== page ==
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One Small Change

7 Lessons from 2 Weeks as a Vegan

Pizza with soy cheese. Doesn't look half bad, right?

I’ve been vegan now for 13 days, 7 hours and 14 minutes. But who’s counting? On a business trip last week, my host took me to the best steakhouse in town. He ordered the Porterhouse while I had to settle for the penne pasta with cherry tomatoes. Instead of a sports jacket, I felt like I should have been wearing a skirt. And at a local street fair last weekend, I stood around enjoying the aroma of barbecued ribs for nearly 10 minutes. (Tell me, is inhaling the scent of meat also against vegan values?) But I’m still determined to make it through the month (read why I'm doing it). In case you’re also experimenting with veganism or are considering it, here are seven important things I’ve learned so far:

1. All vegans are not alike. Unlike Harley riders and Teamsters, there doesn’t appear to be a strong brotherhood among vegans. I’m guessing that’s because there are so many different types. There are those who avoid meat, fish and dairy, plus clothing, furnishings, cosmetics and anything else made from living creatures. Then there are those, like myself, who follow the diet but enjoy the hell out of leather. To further complicate things, there are those who don’t eat meat or fish but consume dairy (lacto vegans) or eggs (ovo vegans). Combine the two, and you get a lacto-ovo vegan. There are also raw vegans who won’t heat their food beyond 115 degrees F. (Hot-plate no-no vegans?)

2. This diet takes an awful lot of work. Now I know why so many vegans seem to be young and unemployed. This diet is a full-time job. It takes effort to meal plan, effort to shop, effort to balance nutrients, effort to cook, even effort to chew and digest. But on the positive side, this gets you thinking about every single thing you put in your shopping cart and your mouth, which is a great lesson for everyone—even if you have no interest in going vegan. (Click here for another way to become a more mindful eater that doesn’t involve going vegan.)

3. Cheese-less pizza becomes your default food. Couldn’t get to the supermarket? Order a cheese-less pizza. No time to cook? Call for a cheese-less pizza. Out of oatmeal for breakfast? Nuke some leftover cheese-less pizza. Despite how bland it sounds, if you load a whole-wheat crust with extra tomato sauce and lots of veggies, it can be almost as tasty as the real thing. Plus, some pizzerias will make your pie with soy cheese or Daiya (DaiyaFoods.com) Mozza- or Cheddar-style cheese substitute, which is derived from tapioca.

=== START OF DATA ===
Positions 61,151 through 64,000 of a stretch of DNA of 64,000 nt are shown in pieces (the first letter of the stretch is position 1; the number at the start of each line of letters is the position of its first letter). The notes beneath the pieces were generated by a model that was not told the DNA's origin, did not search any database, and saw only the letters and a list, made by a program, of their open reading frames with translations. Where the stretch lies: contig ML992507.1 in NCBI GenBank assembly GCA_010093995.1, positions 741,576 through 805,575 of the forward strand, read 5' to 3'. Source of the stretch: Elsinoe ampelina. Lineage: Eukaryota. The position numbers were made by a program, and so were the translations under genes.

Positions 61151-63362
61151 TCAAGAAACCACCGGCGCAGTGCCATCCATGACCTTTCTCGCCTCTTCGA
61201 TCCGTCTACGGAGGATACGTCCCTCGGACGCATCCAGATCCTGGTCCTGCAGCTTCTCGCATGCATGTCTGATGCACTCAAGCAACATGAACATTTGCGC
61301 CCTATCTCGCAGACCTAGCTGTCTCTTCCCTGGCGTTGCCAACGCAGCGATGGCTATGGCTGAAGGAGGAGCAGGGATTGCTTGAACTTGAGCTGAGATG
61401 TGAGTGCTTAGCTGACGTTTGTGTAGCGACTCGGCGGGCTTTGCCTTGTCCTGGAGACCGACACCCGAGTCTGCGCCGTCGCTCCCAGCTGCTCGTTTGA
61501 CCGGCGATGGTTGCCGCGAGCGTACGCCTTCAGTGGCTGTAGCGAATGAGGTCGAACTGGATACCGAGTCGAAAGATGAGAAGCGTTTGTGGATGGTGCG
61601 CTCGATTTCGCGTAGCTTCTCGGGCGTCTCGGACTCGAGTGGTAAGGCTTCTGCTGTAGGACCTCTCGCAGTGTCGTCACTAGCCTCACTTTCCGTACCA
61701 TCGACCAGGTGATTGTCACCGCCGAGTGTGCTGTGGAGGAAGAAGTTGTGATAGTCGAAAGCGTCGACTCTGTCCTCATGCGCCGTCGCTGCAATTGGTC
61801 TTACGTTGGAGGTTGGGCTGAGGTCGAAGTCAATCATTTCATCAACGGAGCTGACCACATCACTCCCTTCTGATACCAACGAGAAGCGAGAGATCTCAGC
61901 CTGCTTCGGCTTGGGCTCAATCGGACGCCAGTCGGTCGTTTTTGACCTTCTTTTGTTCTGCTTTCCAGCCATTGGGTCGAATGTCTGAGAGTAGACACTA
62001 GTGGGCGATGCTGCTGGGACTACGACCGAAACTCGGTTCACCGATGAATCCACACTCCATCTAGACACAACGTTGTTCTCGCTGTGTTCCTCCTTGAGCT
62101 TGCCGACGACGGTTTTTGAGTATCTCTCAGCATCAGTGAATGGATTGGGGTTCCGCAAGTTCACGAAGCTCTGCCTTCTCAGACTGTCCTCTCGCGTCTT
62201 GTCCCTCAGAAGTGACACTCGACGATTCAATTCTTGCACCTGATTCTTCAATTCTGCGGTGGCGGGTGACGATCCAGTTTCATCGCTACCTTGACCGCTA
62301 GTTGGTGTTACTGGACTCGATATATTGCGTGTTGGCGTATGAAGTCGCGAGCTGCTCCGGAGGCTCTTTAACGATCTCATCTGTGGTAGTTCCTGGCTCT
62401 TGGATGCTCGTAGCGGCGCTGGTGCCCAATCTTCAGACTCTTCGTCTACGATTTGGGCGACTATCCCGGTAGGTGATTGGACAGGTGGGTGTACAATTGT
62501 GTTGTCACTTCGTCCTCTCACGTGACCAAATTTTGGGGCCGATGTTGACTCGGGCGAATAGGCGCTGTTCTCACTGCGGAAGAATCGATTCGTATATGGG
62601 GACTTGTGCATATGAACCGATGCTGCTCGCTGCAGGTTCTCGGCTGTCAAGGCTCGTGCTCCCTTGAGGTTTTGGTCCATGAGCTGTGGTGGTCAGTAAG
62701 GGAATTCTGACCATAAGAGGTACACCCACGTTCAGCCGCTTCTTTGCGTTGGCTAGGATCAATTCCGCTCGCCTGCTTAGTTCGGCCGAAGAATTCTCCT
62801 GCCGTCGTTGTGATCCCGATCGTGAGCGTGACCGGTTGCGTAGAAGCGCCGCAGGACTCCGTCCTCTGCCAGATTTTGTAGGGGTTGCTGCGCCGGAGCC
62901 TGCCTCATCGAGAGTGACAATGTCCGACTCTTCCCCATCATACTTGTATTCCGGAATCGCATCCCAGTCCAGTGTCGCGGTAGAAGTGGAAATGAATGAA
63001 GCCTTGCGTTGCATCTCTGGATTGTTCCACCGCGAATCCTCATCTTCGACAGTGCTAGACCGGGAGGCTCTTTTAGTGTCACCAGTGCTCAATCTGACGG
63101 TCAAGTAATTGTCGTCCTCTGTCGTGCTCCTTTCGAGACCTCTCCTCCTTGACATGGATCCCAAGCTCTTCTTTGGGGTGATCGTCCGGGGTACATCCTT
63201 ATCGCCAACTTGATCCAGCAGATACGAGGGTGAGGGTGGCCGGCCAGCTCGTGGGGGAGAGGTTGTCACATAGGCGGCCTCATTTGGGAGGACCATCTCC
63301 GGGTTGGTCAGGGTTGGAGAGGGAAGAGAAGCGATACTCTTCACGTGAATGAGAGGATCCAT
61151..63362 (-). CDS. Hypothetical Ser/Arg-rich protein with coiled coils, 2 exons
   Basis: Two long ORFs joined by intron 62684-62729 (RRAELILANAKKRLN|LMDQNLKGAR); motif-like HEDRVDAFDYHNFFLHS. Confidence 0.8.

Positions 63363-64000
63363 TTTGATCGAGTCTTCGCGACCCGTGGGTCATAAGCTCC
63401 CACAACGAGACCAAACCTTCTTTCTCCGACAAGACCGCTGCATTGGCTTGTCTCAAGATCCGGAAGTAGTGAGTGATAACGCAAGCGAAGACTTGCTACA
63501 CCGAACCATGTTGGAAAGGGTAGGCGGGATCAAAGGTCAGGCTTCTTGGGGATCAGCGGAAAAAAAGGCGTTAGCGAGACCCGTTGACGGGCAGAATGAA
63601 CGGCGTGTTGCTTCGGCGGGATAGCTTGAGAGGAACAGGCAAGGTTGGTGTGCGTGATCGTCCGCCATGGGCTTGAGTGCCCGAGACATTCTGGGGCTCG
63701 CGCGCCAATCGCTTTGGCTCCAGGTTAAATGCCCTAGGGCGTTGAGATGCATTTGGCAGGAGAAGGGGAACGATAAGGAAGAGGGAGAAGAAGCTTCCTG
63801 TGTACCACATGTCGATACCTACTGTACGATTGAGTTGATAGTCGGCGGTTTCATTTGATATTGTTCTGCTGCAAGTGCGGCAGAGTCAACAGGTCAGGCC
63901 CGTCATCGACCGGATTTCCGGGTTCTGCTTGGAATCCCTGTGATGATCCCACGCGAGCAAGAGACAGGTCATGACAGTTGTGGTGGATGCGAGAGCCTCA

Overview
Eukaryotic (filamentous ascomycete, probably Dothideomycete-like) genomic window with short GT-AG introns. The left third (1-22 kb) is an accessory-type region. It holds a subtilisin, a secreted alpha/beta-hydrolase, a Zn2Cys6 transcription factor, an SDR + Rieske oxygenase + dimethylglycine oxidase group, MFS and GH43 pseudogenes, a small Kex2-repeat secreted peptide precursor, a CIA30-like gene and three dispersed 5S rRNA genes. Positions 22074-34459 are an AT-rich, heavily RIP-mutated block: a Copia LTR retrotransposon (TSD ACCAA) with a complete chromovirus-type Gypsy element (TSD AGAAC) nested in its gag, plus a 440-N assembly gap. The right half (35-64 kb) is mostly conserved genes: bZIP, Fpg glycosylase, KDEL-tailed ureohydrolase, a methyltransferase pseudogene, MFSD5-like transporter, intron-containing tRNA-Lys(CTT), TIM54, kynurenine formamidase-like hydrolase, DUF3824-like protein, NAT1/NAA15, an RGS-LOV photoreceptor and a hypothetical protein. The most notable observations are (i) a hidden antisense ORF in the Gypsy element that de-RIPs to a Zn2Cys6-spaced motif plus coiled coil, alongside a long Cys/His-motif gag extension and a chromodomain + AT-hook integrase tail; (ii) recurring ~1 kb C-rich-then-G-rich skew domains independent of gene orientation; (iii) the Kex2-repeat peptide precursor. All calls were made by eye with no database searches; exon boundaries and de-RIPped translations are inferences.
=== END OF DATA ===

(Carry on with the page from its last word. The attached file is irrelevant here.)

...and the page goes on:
4. Vegans can be very unhealthy people. Believe it or not, Oreos, Twizzlers, Cocoa Puffs, Frosted Flakes, Cracker Jacks, Kool-Aid, and even French Fries and donuts (if made without animal fat) are all vegan. My personal favorite—and something I’m willing to defend like a junkyard dog at this stage of the experiment—is Spicy Sweet Chili Doritos. They’re the only Doritos chips made without cheese. For an extensive list of vegan junk food, click here.

5. It’s tough to say ‘I’m vegan.’ Maybe it’s just my misguided male ego, but I found it embarrassing to preface my dietary questions to waiters, bakers and party hostesses with this definitive statement. I mean, it’s not like saying “I’m a veteran.” Rather than commanding instant respect, I’ve found it tends to put people on the defensive, to expect hassle. So I often wimp out and say things like, “My wife is vegan, so can you tell me if this bread is made with honey?” But I’m working on it.

6. Expect to be hungry 24/7. Even though the amount of fruits, vegetables, grains, nuts, bolts and other vegan-friendly foods you ingest is mountainous, about an hour or so after eating I’m usually hungry again. I guess this makes sense. In the ultimate gesture of compassion toward enslaved livestock, vegans have transferred the feedbag to themselves.

7. Don’t expect your pets to treat you any differently. My two Jack Russells, Guinness and Bailey, have been unimpressed by my newfound affinity with their comrades in farms. They aren’t listening to me any better and, in fact,appear visibly disappointed that their table scraps now consist of tofu and couscous. And because of how loudly my stomach has been growling, I think they suspect another dog is living in the house.

Hey, are those pork chops I smell?

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About The Author

Joe Kita – Joe Kita is a noted writer, editor, motivational speaker and teacher. He authors the blog "One Small Change" for CorePerformance.com.

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Tags: Nutrients, Health, Cooking, Fat, Food

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